“Boris,” Domini said, “that is for the Arabs, but for us, too, for we belong to the garden of Allah as they do, perhaps even more than they.”
She remembered how, long ago, Count Anteoni had stood there with her and repeated the words of the angel to the Prophet, and she murmured them now:
“O thou that art covered, arise, and magnify thy Lord, and purify thy clothes, and depart from uncleanness.”
Then, standing side by side, they prayed, looking at the desert.
In the evening of that day they left Beni-Mora.
Domini wished to go quietly, but, knowing the Arabs, she feared it would be impossible. Nevertheless, when she paid Batouch in the hotel and thanked him for all his services, she said:
“We’ll say adieu here, Batouch.”
The poet displayed a large surprise.
“But I will accompany Madame to the station. I will—”
“It is not necessary.”
Batouch looked offended but obstinate. His ample person became almost rigid.
“If I am not at the station, Madame, what will Hadj think, and Ali, and Ouardi, and—”
“They will be there?”
“Of course, Madame. Where else should they be? Does Madame wish to leave us like a thief in the night, or like—”
“No, no, Batouch. I am very grateful to you all, but especially to you.”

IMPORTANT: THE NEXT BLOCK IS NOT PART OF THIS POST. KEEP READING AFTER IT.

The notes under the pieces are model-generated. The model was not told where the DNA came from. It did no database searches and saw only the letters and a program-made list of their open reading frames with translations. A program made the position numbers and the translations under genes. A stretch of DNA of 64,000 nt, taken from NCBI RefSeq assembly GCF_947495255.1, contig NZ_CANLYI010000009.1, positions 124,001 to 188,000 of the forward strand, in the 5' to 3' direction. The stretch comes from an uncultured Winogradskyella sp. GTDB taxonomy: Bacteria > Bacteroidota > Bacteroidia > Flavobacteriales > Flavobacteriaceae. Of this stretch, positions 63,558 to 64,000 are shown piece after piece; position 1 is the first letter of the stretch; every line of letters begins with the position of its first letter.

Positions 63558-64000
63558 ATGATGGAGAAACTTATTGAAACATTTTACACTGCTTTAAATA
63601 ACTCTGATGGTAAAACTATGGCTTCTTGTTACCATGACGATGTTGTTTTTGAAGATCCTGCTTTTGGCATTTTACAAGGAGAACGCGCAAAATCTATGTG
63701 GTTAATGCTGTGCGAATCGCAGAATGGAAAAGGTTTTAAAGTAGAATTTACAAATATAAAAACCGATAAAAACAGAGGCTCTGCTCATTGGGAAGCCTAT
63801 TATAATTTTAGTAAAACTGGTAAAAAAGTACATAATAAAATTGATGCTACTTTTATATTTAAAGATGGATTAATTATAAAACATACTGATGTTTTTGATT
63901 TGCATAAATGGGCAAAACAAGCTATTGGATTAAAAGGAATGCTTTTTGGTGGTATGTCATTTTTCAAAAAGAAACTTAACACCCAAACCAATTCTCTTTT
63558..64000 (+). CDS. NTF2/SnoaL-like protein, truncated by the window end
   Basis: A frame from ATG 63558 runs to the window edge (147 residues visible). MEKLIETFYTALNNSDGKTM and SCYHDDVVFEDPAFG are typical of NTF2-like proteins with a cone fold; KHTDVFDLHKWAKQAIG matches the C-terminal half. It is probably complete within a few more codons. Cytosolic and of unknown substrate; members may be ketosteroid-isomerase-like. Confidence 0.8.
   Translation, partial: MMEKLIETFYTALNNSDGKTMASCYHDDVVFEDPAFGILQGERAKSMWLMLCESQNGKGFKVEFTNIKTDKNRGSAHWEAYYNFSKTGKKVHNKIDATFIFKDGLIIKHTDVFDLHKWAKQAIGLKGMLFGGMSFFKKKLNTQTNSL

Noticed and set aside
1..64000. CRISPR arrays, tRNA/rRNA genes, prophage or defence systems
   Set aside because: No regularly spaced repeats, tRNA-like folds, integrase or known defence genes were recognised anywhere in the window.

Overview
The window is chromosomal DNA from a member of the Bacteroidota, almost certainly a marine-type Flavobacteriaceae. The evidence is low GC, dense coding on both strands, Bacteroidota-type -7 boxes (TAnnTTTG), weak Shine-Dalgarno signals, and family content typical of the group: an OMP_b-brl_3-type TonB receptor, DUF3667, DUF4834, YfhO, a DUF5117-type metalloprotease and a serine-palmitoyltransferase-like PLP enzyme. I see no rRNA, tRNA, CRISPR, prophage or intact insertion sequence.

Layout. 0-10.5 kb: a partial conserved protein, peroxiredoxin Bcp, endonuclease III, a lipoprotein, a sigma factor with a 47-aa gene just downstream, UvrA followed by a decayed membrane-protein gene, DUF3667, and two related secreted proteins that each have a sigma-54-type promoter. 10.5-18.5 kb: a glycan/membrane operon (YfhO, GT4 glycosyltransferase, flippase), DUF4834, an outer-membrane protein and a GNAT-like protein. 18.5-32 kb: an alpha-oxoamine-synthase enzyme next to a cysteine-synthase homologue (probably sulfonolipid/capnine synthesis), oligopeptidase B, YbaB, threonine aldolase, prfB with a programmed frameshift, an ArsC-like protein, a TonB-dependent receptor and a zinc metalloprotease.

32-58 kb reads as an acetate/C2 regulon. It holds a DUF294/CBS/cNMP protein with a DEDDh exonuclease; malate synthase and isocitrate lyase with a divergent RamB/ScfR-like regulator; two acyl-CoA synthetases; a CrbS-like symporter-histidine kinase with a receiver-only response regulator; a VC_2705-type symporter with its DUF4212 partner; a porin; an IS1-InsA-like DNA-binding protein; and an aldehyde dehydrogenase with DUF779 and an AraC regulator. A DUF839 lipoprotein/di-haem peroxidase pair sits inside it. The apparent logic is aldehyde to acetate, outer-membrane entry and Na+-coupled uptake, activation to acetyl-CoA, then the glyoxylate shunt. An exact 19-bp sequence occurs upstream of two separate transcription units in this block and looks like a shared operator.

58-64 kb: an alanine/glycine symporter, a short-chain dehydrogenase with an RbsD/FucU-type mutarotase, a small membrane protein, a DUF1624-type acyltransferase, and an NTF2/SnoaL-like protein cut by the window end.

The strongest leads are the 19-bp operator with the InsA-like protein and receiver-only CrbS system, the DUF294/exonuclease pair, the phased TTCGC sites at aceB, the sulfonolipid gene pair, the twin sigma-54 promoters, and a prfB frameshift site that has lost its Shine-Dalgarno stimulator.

Batouch began to smile.
“Madame has entered into our hearts as no other stranger has ever done,” he remarked. “Madame understands the Arabs. We shall all come to say au revoir and to wish Madame and Monsieur a happy journey.”
For the moment the irony of her situation struck Domini so forcibly that she could say nothing. She only looked at Batouch in silence.
“What is it? But I know. Madame is sad at leaving the desert, at leaving Beni-Mora.”
“Yes, Batouch. I am sad at leaving Beni-Mora.”
“But Madame will return?”
“I know. The desert has a spell. He who has once seen the desert must see it again. The desert calls and its voice is always heard. Madame will hear it when she is far away, and some day she will feel, ’I must come back to the land of the sun and to the beautiful land of forgetfulness.’”
“I shall see you at the station, Batouch,” Domini said quickly. “Good-bye till then.”
The train for Tunis started at sundown, in order that the travellers might avoid the intense heat of the day. All the afternoon they kept within doors. The Arabs were sleeping in dark rooms. The gardens were deserted. Domini could not sleep. She sat near the French window that opened on to the verandah and said a silent good-bye to life. For that was what she felt—that life was leaving her, life with its intensity, its fierce meaning. She had come out of a sort of death to find life in